As for the overall weakness of the official competition line-up, a prevailing opinion was that the total exclusion of American films -- (reverse snobbery, or what?) -- robbed the festival of any dimension of glamour -- ("last year we had glamour pusses galore, Woody Allen, Jeff Bridges, Annette Benning "...) and this glamour deficiency was, moreover, underlined by the selection of two unglamourous character actors, Willem Dafoe and Ben Gazzara for lifetime career awards. Moreover, some felt that there is now too much emphasis on Spanish language films which is edging out candidates from other territories. On the glamour issue festival director, Mikel Olaciregui, responded by saying that it has always been the policy of
the festival to promote actors and directors who represent more independent trends in world cinema whether they have a glamorous aura about them or not, and that Messrs. Gazzara and Defoe are certainly in line with this tradition. "Our lifetime Donostia awards are not given to actors just for their good looks or because they're plastered all over the pages of the celebrity heart-throb magazines, but rather because they have taken risks in their careers and have worked with independent as well as mainstream directors", was his crisp summation on this touchy point. " ... and, with a celebrated Hollywood actress (and director) like Angelica Huston heading our jury you can't say we haven't any glamour around this year", he added defensively.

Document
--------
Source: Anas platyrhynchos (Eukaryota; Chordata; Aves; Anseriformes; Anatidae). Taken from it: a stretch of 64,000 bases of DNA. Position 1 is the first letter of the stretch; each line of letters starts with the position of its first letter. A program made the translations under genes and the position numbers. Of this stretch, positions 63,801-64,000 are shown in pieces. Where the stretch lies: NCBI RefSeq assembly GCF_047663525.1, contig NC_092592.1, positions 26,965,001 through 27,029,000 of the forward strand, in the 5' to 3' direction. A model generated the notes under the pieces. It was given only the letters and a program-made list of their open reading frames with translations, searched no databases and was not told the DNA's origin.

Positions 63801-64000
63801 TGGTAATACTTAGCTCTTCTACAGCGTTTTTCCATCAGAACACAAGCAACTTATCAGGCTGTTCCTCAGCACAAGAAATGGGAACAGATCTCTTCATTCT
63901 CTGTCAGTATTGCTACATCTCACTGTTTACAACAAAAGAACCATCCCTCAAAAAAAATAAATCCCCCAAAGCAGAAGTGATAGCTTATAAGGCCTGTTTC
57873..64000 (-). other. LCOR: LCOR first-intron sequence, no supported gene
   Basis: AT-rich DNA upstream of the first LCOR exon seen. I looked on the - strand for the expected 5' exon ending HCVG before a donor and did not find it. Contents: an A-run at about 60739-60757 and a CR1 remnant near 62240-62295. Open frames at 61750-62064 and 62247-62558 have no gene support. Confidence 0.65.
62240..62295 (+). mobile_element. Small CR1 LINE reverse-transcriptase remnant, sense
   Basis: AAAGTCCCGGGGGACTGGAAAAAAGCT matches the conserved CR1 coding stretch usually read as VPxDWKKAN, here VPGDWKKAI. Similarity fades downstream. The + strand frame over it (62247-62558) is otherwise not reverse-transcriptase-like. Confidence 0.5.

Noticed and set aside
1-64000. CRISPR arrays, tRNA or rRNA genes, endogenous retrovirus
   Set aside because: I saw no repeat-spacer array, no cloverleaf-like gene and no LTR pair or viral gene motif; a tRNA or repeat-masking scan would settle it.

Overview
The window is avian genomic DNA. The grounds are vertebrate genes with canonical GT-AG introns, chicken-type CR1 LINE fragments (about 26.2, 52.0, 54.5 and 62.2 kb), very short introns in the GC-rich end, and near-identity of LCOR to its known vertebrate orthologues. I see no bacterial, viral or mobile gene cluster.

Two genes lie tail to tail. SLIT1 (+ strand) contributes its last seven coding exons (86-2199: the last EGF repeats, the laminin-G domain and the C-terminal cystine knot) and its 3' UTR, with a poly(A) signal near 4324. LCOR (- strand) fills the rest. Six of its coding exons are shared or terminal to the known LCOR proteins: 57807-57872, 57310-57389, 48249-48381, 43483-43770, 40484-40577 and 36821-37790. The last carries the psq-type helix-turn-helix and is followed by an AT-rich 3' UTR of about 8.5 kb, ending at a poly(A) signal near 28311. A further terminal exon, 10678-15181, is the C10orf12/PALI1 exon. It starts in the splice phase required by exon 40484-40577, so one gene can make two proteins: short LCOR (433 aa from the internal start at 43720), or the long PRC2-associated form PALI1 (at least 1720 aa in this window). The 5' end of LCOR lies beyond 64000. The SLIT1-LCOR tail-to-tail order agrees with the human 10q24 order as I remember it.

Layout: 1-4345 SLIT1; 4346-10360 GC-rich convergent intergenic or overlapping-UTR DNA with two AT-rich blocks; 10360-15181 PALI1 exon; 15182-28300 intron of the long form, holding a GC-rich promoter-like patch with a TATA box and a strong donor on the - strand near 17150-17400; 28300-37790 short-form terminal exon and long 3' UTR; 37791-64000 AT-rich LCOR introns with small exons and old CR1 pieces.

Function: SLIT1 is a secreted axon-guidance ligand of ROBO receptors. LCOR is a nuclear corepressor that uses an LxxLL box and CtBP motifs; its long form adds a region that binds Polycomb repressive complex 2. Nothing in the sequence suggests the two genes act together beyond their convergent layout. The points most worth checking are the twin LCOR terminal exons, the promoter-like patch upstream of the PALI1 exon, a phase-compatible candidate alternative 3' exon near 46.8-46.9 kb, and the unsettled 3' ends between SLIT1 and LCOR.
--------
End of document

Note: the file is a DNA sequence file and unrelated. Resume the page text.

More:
Asked if he was planning to do anything about Toronto, which comes up immediately before San Sebastian and siphons off a lot of titles, Mr. Olaciregui said: "Toronto is, above all, a giant market place showing more than 300 films and is not a competition festival. We will continue to select films for our competition which have not appeared elsewhere". Ms. Huston herself expressed the opinion that San Sebastian, although it is the only A-Category film festival in Spain, should not try to compete with
Cannes, Berlin and Venice, but should rightfully concentrate on Spanish-American cinema. Olaciregui disagreed, saying that a competitive Class-A festival such as San Sebastian has to remain broadly international and he intends to keep it that way.

On the positive side of the ledger, most everyone agreed on the Special Jury Prize given to Tristan Bauer for his vivisection of the Falklands War, "Iluminados por Fuego", which does nothing if not iluminate the absurdity of that war and the action of the Argentine generals who sent young Argentinos to their death for absolutely nothing. And, finally, the screenplay award to Wolfgang Kohlhaase for my personal festival favorite, "Summer in Berlin", was a walkaway winner with no dissenting voices. There was general agreement that all other areas of the festival, Zabaltegi, (The Open Space),
Latin Horizons, the Untamed Women special, Films Schools Conference, and the two retrospectives, were very well mounted -- and very well attended -- with an estimated 110,000 general admission tickets sold, slightly up from last year's record turnout. For overall quality, interest, and diversity, it is fairly obvious that even if the Official Competition were entirely deleted (of course, unthinkable) San Sebastian would still rank as one of the best and most appealing film festivals in the world.

Alex Deleon, Monday morning quarterback in Donostia